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FRITZ SENN

Abstract

Joyce was one of the first writers to show that errors (mistakes, misunderstandings, fumbles, sin, rumour, etc.) of any kind may be the norm rather than the exception. In his writings, factual truth is mainly out of reach, leaving spurious phenomena and untrustworthy reports. Errors also suffuse and distort the narrative presentation. As well as implementing such generalities, pointing out the prevalence of errors in Joyce’s writing and adducing some that may not have been noticed, this essay is most concerned with style and linguistic minutiae. From Dubliners to Ulysses I show how, narratively, mistakes are an economic device since their tacit rectification is implied: they are portals of condensation as well as portals of discovery.

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Fritz Senn

Abstract

James Joyce uses a technique that will here be referred to as “superimposition”. A suitable instance to elucidate this is provided by “Aeolus”. As the newspaper episode, it gathers the complete infrastructure of communication and transmission of news, but at the same time incorporates the notion of incomplete and erroneous information. The prime example is Miles Crawford’s detailed, although hardly clear or even reliable, account of the report about the code used to encrypt the escape-route on which Skin-the-Goat supposedly drove the car for the Invincibles, that is, an advertisement superimposed on a map of Dublin. Technically the device hinges on a superimposition by which elements of one system of reference point to that of another – in this case, a prominent letter in an advertisement to a specific place on a map. This device can be considered one possible formula for the makeup of Ulysses as a whole: the book can be read as an arrangement of multiple overlays and stratifications in which everything tends to point towards something else. Finnegans Wake compounds the device even further.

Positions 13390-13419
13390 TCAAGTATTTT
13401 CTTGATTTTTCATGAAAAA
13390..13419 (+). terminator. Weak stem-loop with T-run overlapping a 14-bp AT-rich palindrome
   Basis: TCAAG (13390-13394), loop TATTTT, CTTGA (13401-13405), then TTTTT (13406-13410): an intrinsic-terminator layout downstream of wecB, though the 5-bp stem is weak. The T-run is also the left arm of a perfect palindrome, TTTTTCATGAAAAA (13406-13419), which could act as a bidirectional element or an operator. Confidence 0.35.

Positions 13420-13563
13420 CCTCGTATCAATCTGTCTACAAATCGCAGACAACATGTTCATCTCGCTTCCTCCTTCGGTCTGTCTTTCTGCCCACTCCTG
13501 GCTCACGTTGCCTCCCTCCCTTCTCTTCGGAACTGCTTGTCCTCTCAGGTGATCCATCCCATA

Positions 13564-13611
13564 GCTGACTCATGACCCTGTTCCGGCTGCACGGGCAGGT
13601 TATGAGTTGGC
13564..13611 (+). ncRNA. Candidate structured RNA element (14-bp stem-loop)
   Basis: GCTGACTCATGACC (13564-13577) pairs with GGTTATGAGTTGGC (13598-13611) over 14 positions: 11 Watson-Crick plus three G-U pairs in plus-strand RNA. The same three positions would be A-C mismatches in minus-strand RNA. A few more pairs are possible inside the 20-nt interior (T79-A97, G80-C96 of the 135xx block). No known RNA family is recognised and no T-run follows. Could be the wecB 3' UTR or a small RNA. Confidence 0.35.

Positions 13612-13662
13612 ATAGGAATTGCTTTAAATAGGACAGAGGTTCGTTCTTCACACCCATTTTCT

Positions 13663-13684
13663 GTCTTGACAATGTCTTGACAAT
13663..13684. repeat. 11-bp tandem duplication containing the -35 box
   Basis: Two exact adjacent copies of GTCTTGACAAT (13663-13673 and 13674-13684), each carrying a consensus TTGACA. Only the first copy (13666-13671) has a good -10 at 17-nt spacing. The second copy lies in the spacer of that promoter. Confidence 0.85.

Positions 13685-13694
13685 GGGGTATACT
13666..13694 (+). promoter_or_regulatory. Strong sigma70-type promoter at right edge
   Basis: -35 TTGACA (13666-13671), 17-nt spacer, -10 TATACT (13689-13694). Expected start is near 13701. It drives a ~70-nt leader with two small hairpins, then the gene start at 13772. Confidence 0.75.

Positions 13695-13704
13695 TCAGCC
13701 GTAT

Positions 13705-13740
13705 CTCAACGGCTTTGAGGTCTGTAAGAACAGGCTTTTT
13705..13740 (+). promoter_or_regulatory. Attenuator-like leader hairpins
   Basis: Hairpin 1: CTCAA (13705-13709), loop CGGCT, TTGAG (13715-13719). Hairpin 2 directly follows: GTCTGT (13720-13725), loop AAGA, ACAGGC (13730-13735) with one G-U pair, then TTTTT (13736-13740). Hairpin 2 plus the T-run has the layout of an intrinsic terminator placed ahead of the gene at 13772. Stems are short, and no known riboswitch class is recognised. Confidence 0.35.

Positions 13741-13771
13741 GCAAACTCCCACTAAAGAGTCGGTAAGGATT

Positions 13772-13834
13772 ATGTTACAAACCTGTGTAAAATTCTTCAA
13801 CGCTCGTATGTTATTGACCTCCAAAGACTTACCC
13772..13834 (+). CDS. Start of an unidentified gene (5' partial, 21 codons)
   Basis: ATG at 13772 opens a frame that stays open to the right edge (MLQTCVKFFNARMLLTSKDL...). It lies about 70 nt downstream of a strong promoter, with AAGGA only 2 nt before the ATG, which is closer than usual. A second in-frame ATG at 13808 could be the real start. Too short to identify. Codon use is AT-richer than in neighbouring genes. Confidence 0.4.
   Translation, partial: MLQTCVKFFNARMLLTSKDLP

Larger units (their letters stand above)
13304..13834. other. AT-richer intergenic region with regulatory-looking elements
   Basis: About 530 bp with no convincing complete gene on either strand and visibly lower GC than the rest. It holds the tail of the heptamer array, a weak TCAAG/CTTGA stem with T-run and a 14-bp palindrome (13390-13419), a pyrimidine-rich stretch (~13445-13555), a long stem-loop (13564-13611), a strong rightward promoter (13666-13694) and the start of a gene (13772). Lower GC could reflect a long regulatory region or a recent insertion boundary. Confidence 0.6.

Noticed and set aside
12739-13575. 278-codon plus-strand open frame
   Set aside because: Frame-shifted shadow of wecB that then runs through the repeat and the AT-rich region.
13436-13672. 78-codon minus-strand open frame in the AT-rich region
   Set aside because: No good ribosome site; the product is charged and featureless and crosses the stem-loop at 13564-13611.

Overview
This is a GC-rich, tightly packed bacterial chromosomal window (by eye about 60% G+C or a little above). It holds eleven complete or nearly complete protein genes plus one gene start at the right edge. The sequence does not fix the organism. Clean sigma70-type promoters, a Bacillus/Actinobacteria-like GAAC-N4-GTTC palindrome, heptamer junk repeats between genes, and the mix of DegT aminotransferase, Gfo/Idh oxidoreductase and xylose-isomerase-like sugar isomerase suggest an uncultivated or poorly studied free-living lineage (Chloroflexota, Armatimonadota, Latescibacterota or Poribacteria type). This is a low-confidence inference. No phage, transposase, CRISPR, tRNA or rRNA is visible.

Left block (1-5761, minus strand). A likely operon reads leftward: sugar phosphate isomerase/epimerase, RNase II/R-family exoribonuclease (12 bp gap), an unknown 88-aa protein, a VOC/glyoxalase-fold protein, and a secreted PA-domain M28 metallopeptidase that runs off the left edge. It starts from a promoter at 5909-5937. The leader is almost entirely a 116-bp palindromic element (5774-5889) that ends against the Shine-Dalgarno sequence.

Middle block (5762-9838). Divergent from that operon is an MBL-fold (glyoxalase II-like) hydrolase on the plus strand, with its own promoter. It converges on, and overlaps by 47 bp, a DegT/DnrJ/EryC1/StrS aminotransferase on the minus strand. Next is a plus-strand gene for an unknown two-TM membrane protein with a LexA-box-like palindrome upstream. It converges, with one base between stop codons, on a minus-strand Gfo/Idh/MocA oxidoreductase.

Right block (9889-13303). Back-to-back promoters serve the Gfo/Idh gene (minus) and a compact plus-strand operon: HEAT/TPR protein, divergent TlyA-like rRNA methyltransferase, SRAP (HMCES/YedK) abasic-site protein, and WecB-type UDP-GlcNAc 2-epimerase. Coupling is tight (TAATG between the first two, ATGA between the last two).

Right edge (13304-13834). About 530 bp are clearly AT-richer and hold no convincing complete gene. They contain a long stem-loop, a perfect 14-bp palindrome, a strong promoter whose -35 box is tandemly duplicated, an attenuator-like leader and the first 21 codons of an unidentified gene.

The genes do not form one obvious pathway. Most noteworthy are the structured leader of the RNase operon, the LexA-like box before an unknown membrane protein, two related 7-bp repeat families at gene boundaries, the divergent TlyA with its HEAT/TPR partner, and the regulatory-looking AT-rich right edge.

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Fritz Senn

This contribution exemplifies in detail the fact that sequential language can imitate events in time, step by step (nacheinander) but not simultaneous ones (nebeneinander), for these can only be stated or lined up, one after the other. The thesis is that Joyce realized this dilemma and drew attention to it; it inevitably affects many habitual narrative statements. The essay shows techniques and variations of suggesting simultaneity, especially in “Sirens,” “Wandering Rocks,” and “Nausicaa.” On occasion the temporal order is inverted in the reading experience so that echoes can precede the events themselves and the effect is revealed before the cause.